Did you know that just one organ donor can save up to eight lives? Or that you can become a living organ donor? Currently, there are more than 100,000 people on the national transplant waiting list in need of an organ.
“Becoming an organ donor not only saves the life of the recipient — but also saves the lives of countless others on the transplant list,” says Dr. Benjamin Samstein, surgical director of the living donor transplant program at NewYork-Presbyterian and associate professor of surgery at Weill Cornell Medicine.
In recognition of Organ Donor Enrollment Day on October 7, here are 11 facts you might not know about organ donation — and the countless ways you can help as a registered or living organ donor.
1. MYTH: “I can be an organ donor only if I’m deceased.”
FACT: In addition to deceased donors, living donors can also save lives. It’s possible for a living person to donate a kidney, a portion of the liver, and, in rare instances, a portion of the intestines, the pancreas, or a lung.
2. MYTH: “There are enough organs available in New York State. I don’t need to become a registered organ donor.”
FACT: Only 39% of New York State residents are registered organ donors. In comparison, the nationwide average is 58%. This statistic, coupled with the fact that every 18 hours someone in New York State dies waiting for an organ highlights why there aren’t enough organs donated to meet the needs of patients throughout the state. In addition, the average wait for a kidney transplant is more than five years. Learn more about organ donation in New York State from LiveOnNY.
3. MYTH: “I can donate only to someone I know or a family member.”
FACT: You can, in fact, donate to a stranger, family member, or friend. It’s also possible to donate an organ to a person from another racial or ethnic group and even a different age group.
4. MYTH: “I’m too young/old to donate my organs.”
FACT: Although you must be 16 years old to sign up on the New York State Donate Life Registry, age isn’t a factor in all donations. Organs have been transplanted from donors in their 70s and 80s, and even 90-year-olds have donated their livers in the United States.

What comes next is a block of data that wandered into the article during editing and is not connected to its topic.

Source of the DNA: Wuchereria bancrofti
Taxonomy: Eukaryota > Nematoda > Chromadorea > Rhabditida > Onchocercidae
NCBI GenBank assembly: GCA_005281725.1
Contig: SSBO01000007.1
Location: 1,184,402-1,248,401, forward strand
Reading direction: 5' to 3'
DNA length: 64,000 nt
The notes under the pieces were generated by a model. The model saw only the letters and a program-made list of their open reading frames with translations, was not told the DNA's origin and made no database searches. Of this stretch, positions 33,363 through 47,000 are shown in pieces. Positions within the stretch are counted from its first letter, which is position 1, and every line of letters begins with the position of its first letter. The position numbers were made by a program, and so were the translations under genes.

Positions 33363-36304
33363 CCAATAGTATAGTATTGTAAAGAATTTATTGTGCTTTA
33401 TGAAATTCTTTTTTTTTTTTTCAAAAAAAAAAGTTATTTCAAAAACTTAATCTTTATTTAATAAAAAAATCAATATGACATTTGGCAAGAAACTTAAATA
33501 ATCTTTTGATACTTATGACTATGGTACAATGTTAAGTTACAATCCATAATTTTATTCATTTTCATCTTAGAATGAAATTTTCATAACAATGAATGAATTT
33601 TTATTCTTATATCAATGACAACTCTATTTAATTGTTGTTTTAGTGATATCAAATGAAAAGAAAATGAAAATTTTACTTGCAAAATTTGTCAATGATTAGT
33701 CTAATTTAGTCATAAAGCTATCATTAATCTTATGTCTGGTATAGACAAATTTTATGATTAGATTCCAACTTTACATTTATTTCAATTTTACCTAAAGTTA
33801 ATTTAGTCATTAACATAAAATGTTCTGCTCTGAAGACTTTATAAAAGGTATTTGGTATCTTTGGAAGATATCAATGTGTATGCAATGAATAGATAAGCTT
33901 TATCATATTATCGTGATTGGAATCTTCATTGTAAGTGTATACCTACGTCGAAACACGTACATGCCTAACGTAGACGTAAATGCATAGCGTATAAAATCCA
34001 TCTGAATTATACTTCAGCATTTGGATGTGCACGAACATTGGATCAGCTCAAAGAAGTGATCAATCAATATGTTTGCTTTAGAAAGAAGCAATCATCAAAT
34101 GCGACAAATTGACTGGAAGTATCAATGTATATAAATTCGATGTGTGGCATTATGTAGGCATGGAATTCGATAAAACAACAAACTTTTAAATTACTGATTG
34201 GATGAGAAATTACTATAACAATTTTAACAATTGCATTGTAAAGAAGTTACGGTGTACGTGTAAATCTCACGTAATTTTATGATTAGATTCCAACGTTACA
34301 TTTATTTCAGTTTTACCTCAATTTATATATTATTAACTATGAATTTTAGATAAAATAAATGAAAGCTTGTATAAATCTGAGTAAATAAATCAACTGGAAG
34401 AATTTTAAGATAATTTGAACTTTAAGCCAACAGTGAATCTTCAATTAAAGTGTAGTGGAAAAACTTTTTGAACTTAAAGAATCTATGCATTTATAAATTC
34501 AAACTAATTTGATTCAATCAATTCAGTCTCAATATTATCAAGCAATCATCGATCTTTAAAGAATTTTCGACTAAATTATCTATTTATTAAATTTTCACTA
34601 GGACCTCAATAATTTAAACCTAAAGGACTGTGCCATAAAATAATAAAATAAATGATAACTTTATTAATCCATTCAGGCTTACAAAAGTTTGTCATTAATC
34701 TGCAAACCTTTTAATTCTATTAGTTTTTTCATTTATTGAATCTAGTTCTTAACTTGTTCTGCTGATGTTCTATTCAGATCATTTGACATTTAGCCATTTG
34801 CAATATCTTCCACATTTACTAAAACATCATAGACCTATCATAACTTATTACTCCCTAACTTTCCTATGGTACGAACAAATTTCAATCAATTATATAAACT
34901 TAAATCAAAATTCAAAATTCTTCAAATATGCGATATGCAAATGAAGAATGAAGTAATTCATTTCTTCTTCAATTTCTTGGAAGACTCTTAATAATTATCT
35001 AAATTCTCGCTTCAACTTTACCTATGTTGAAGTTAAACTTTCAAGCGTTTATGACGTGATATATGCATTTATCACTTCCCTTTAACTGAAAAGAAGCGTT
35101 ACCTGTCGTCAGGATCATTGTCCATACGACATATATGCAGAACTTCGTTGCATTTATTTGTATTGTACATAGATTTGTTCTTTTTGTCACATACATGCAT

5. MYTH: “I’m too sick and have too many health problems to become an organ donor.”
FACT: Very few medical conditions disqualify you from donating organs and tissues. While certain organs may not be suitable for transplant, other organs and tissues may be fine.
6. MYTH: “It’s against my religion to donate.”
FACT: All major religions publicly endorse organ donation as the highest gesture of humanitarianism, including Catholicism, Protestantism, Islam, Buddhism, and most branches of Judaism. Within a religion, however, there might be different schools of thought. Consult with your religious adviser if you have doubts or questions.
7. MYTH: “If I’m facing a life-or-death situation, doctors won’t try as hard to save my life.”
FACT: Medical professionals caring for a patient do everything possible to save a patient’s life, regardless of their organ donor status. If a patient becomes a potential organ donor, a separate team will discuss this option with the patient’s family.
8. MYTH: “Only those who are wealthy or celebrities receive organ transplants.”
FACT: The organ transplant waiting list is blind to wealth and celebrity status. People receive organs based on the severity of the illness, time spent on the waiting list, and blood type. Last year more than 39,000 people received organ transplants due to the gift of life, according to the United Network for Organ Sharing.
9. MYTH: “Being a registered organ donor will interfere with being buried after I or a loved one dies.”
FACT: Organ donation will not delay funeral arrangements or change any funeral plans. Additionally, open-casket viewing is possible after any type of donation.
10. MYTH: “I can’t be a living organ donor during the COVID-19 pandemic.”
FACT: While some transplant programs temporarily postponed living organ donation surgeries due to the COVID-19 pandemic, nearly all continued to perform lifesaving transplant surgeries. Nearly all transplant hospitals throughout the United States have resumed transplantation of living and deceased organs. Despite COVID-19, more than 28,000 transplants (living and deceased) have taken place in the U.S. so far in 2021.
11. MYTH: “It’s difficult to become a registered organ donor in New York State.”
FACT: There are several ways to register and become an organ donor in New York:
- Check off the donor box on your driver’s license application or renewal form.
- Register online at LiveOnNY.org or Donate Life America.
- Sign up when you register to vote.
- Enroll when you apply for a NYC Municipal ID.
- Register when signing up for health insurance on the New York State Health Benefit Exchange. During insurance enrollment, residents will be asked, “Would you like to be added to the Donate Life Registry?”
- If you’re interested in becoming a living organ donor, take these first steps.
NewYork-Presbyterian performs living donor kidney and liver transplants at both NewYork-Presbyterian/Weill Cornell Medical Center and NewYork-Presbyterian/Columbia University Irving Medical Center. To learn more, please visit nyp.org/transplant or check out our amazing patient stories.